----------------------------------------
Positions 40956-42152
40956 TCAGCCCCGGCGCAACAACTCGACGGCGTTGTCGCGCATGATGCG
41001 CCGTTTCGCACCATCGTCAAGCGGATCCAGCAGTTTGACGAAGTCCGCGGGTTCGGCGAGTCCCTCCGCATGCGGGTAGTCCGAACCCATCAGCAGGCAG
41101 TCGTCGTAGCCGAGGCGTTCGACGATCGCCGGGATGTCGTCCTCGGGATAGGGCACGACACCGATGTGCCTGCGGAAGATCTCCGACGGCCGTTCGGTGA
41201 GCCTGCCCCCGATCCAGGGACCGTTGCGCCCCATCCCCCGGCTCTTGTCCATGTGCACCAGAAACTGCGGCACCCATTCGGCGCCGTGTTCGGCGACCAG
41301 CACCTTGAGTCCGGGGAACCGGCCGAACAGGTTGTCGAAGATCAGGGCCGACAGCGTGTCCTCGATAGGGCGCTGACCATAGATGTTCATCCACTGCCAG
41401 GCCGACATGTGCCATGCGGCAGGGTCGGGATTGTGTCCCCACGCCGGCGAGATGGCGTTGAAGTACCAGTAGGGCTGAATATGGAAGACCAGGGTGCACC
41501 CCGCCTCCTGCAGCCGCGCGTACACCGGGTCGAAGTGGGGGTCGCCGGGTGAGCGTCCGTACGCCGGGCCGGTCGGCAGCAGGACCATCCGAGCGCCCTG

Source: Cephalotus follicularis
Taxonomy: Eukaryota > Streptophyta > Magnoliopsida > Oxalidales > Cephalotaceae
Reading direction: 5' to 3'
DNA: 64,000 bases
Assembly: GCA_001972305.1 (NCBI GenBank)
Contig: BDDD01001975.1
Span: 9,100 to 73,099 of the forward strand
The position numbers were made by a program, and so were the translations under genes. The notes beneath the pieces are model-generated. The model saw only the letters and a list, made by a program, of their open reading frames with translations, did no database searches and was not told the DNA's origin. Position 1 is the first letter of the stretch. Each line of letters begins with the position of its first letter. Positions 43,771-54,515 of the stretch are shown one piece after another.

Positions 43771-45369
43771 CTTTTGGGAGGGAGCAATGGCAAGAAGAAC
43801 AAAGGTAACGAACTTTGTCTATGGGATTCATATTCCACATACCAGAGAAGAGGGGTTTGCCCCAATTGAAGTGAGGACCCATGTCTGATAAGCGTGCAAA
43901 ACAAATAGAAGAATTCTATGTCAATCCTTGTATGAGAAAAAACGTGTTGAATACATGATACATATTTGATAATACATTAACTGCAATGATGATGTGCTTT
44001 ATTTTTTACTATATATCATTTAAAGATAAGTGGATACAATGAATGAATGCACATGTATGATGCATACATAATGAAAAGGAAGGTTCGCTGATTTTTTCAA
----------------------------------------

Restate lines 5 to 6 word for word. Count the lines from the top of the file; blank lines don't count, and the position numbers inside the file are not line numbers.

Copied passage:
41201 GCCTGCCCCCGATCCAGGGACCGTTGCGCCCCATCCCCCGGCTCTTGTCCATGTGCACCAGAAACTGCGGCACCCATTCGGCGCCGTGTTCGGCGACCAG
41301 CACCTTGAGTCCGGGGAACCGGCCGAACAGGTTGTCGAAGATCAGGGCCGACAGCGTGTCCTCGATAGGGCGCTGACCATAGATGTTCATCCACTGCCAG